As John Sailhamer says (The Meaning of the Pentateuch, page 70), most OT books are anonymous and we have no way of knowing who wrote them. This applies as much to the Pentateuch as to any other book of the Bible, except those with specific authorship notations. On page 23, Sailhamer asks whether Moses was really the author of the Pentateuch. He does not find the answer to this question within the texts, but in Joshua 1:8 and John 5:46:
Joshua 1:8: This book of the law shall not depart out of thy mouth; but thou shalt meditate therein day and night, that thou mayest observe to do according to all that is written therein: for then thou shalt make thy way prosperous, and then thou shalt have good success.
John 5:46: For had ye believed Moses, ye would have believed me: for he wrote of me.
Sailhamer seeks to resolve the issues that speak against a single author, by assuming that a later editor took over and, for some reason, rewrote what Moses had already written. According to Sailhamer (page 24), the last edition of the Pentateuch was written late, after the time of Malachi. He calls this an evangelical view, but it is far from the most well supported explanation.
Does anyone know of other viable theories
The most common theory is known as the Documentary Hypothesis. The Documentary Hypothesis defines four independent sources (JEDP) for the Pentateuch, which not only explains the changes in authorship style, theology and early to late Hebrew language, but also the frequent use of the third person in regard to Moses.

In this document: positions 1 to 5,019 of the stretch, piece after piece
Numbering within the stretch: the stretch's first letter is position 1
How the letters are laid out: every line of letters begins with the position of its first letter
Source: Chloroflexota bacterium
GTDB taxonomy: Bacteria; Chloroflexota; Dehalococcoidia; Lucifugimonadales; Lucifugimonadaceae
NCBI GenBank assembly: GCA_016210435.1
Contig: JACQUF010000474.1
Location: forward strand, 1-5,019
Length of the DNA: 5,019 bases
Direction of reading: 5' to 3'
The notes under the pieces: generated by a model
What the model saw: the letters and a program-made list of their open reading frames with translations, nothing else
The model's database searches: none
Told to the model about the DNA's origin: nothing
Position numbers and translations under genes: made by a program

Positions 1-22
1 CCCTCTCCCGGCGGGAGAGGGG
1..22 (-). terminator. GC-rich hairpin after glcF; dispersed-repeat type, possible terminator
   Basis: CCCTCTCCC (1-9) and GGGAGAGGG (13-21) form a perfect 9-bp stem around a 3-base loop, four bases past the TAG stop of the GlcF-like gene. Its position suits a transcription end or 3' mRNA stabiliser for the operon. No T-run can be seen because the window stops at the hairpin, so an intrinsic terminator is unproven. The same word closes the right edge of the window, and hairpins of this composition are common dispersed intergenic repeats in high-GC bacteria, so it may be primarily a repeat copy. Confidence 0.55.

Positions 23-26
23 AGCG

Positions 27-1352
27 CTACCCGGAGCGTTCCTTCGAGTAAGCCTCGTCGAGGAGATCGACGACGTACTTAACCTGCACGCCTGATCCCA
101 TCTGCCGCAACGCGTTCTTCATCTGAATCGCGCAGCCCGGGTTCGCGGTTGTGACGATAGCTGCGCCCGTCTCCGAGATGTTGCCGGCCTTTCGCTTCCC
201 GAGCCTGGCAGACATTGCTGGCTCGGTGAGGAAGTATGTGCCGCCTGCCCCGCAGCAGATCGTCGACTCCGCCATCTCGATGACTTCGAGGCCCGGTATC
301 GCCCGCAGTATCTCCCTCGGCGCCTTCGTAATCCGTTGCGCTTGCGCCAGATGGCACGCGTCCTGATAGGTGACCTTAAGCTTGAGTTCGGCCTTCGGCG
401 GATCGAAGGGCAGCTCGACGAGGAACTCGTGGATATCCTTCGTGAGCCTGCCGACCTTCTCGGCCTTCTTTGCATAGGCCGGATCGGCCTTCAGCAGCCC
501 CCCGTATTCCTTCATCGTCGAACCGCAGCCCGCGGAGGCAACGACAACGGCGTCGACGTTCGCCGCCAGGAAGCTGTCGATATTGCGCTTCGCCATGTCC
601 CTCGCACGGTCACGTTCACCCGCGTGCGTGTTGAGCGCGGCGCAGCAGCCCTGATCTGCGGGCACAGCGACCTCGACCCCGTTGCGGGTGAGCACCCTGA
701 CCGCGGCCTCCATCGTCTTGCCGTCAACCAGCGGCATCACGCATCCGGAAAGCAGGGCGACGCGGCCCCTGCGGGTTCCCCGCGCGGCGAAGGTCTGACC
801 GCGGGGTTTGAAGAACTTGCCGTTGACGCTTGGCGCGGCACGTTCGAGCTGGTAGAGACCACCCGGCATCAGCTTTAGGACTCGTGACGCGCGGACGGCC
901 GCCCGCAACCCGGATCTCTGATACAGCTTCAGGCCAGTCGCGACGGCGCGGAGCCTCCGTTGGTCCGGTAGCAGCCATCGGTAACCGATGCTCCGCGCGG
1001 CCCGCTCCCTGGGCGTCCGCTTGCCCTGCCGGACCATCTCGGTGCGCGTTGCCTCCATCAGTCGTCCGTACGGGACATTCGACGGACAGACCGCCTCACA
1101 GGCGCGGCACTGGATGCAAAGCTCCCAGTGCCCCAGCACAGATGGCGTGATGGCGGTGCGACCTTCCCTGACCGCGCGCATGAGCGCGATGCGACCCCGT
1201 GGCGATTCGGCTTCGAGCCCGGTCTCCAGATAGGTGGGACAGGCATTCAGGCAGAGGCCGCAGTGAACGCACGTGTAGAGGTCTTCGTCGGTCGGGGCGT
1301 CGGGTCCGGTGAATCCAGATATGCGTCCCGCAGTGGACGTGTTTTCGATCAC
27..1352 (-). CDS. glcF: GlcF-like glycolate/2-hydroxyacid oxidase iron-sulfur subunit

The Documentary Hypothesis, as originally proposed by Wellhausen, is no longer accepted by the majority of biblical scholars as definitive but, with various proposed modifications under consideration, it remains the best explanation we have for the development of the Pentateuch. Joel S. Baden says, in 'The Re-Emergence of Source Criticism: The Neo-Documentary Hypothesis' that European scholarship abandoned the JEDP hypothesis during the second half of the twentieth century, as American scholars continued to support it. He says this situation is changing, as the Documentary Hypothesis is regaining its place as a viable, productive, and current approach to the Pentateuch. One of the main contributions of more recent source-critical work has been the identification and correction of the methodological problems that plagued earlier scholarship and had contributed to the move away from the Documentary Hypothesis in Europe in recent generations. The Documentary Hypothesis has been worked over, revised, criticised and redefined by numerous scholars for well over a century and has survived as a viable theory.